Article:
EMS Prehospital Blood Culture Collection and Antibiotic Administration: A Two-Phase Pilot Project to Reduce Mortality in Patients With Severe Sepsis and Septic Shock
|ClinicalTrials.gov Identifier: NCT04134624|
Recruitment Status : Enrolling by invitation
First Posted : October 22, 2019
Last Update Posted : October 22, 2019
|Condition or disease||Intervention/treatment||Phase|
|Sepsis Sepsis, Severe Septic Shock||Other: Sepsis care bundle||Not Applicable|
This study is designed to improve the outcomes for patients suffering from severe sepsis and septic shock (SS/SS) by decreasing the time from first medical contact to antibiotic administration. This is a pilot project. This is a stepwise study that will build on previously published literature to demonstrate the ability of paramedics to accurately obtain blood cultures prior to hospital arrival, administer a broad spectrum antibiotic and initiate IV fluid resuscitation in patients meeting predefined criteria for SS/SS. The primary aim is to take processes that have been developed for use in this patient population during Emergency Department care and to advance these same processes "downrange" to initiate them prior to hospital arrival. Early antibiotic administration has been shown to decrease mortality in a time dependent fashion when implemented in hospitalized patients. The investigators hypothesize that initiating antibiotics prior to hospital arrival will improve morbidity and mortality while also addressing quality metrics that are publicly reported for this patient population.
This pilot study will be conducted in two consecutive phases, responding to the following aims.
Aim 1: Evaluate the feasibility that paramedics can obtain blood cultures from general patients prior to hospital arrival with a contamination rate that is statistically equivalent to that for blood cultures obtained in Emergency Department.
Aim 2 (primary aim): Investigate whether prehospital paramedic initiated broad spectrum antibiotics, administered after blood cultures are obtained, will result in improved mortality rates for patients, when compared to historical controls.
|Study Type :||Interventional (Clinical Trial)|
|Estimated Enrollment :||534 participants|
|Intervention Model:||Single Group Assignment|
|Intervention Model Description:||This is a stepwise study with two phases. In phase 1, all eligible patients have a blood culture collected. In phase 2, eligible patients have a blood culture collected and antibiotics started in the prehospital setting.|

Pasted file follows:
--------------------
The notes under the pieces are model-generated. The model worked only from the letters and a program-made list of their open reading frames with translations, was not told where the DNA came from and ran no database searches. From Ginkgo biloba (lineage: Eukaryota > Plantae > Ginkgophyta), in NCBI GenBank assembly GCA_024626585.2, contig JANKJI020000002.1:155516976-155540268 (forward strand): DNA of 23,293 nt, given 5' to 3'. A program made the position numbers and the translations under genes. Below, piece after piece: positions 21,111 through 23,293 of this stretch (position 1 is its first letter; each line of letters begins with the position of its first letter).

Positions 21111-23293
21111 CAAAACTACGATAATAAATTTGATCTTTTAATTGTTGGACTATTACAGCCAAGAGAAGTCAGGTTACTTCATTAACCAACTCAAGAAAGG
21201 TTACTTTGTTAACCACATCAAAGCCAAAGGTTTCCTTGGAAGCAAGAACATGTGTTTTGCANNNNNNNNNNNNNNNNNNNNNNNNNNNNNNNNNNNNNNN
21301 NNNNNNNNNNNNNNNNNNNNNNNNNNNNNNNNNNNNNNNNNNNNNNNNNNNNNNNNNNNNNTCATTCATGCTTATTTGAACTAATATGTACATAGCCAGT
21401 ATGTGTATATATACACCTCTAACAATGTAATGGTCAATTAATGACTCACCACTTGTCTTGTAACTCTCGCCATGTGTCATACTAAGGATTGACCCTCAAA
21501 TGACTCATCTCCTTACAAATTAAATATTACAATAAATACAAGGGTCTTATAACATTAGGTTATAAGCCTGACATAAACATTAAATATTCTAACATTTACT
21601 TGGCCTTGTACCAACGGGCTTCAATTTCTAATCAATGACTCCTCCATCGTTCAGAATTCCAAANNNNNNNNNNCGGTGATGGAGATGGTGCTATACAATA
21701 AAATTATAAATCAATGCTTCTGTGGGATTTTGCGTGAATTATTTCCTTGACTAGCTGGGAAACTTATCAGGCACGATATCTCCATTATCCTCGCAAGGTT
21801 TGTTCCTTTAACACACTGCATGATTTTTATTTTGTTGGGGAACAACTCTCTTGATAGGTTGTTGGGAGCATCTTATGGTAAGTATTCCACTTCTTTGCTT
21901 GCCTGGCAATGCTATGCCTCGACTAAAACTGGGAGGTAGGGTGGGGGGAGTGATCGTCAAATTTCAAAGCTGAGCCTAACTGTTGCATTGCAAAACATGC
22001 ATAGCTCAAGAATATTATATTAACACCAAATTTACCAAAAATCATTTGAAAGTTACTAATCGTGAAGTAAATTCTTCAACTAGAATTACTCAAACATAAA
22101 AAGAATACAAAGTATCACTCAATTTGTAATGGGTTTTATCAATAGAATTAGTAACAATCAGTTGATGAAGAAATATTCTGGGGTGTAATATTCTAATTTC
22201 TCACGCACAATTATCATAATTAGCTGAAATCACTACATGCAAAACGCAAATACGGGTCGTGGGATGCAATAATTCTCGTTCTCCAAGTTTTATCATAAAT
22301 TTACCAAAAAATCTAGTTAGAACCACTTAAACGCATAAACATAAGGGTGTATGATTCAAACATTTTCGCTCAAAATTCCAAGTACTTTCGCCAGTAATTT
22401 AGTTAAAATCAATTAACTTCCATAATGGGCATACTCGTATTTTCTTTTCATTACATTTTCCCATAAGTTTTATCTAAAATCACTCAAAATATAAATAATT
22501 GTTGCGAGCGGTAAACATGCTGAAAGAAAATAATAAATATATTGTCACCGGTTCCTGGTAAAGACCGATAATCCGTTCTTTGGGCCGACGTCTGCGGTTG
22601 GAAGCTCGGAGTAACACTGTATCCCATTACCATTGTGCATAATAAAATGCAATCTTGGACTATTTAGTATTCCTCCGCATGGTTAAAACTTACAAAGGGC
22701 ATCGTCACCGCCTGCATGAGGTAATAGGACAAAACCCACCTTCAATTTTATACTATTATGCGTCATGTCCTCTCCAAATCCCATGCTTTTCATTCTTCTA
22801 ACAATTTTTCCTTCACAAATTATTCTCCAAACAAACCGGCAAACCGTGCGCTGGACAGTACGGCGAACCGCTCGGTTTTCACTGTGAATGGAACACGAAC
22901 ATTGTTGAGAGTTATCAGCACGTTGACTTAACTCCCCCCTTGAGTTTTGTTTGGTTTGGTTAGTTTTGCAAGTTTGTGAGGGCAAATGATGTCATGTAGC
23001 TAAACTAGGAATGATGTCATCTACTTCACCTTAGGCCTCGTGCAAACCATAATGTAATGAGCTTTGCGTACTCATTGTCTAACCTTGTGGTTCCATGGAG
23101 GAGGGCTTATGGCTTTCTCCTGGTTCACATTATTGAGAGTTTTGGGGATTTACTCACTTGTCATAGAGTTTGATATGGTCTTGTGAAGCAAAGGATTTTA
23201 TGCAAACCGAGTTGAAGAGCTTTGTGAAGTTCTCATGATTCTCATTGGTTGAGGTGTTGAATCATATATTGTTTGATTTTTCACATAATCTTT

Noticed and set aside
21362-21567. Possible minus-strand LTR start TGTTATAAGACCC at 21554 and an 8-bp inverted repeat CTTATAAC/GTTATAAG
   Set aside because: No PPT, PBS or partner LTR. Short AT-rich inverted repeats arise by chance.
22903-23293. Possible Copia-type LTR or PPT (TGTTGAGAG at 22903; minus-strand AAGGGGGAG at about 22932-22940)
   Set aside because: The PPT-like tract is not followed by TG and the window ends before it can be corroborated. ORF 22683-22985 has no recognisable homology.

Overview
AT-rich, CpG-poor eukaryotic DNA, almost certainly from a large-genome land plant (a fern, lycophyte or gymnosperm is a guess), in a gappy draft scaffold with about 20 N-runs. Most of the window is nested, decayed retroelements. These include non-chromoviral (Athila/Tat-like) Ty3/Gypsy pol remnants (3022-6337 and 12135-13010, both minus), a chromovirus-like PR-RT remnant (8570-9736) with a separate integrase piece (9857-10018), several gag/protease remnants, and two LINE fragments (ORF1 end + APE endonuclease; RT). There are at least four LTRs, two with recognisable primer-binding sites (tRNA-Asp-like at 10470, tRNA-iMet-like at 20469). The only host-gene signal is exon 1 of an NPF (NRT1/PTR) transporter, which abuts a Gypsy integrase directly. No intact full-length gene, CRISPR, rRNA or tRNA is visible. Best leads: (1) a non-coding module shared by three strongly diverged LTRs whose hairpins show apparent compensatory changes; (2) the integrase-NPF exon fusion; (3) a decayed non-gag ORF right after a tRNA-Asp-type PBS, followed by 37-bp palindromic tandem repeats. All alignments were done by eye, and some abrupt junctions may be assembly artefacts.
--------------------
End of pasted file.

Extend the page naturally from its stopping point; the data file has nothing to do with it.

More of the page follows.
|Masking:||None (Open Label)|
|Official Title:||EMS Prehospital Blood Culture Collection and Antibiotic Administration: A Two-Phase Pilot Project to Reduce Mortality in Patients With Severe Sepsis and Septic Shock|
|Actual Study Start Date :||September 11, 2019|
|Estimated Primary Completion Date :||January 2021|
|Estimated Study Completion Date :||February 2021|
Active Comparator: Prehospital intervention
All subjects enrolled in this study will receive a sepsis intervention bundle in the prehospital setting, including blood cultures, IV fluids, and antibiotics. These patients will be compared to historical controls.
Other: Sepsis care bundle
Initiation of sepsis care bundle in prehospital setting, including collection of blood cultures, administration of antibiotics, and initiation of IV fluids
No Intervention: Control arm
Historical controls without prehospital sepsis intervention.
- In hospital mortality [ Time Frame: Through duration of hospitalization, average 1 week ]Mortality during hospital admission following enrollment
- ICU length of stay [ Time Frame: Through duration of ICU stay, average 3 days ]Length of stay in ICU during hospital admission following enrollment
- Hospital length of stay [ Time Frame: Through duration of hospitalization, average 1 week ]Length of stay of hospitalization following enrollment
- 30 day mortality [ Time Frame: 30 days ]Mortality 30 days following enrollment
Please refer to this study by its ClinicalTrials.gov identifier (NCT number): NCT04134624
|United States, Minnesota|
|Stillwater, Minnesota, United States, 55082|
|Principal Investigator:||Aaron Burnett, MD||HealthPartners Institute|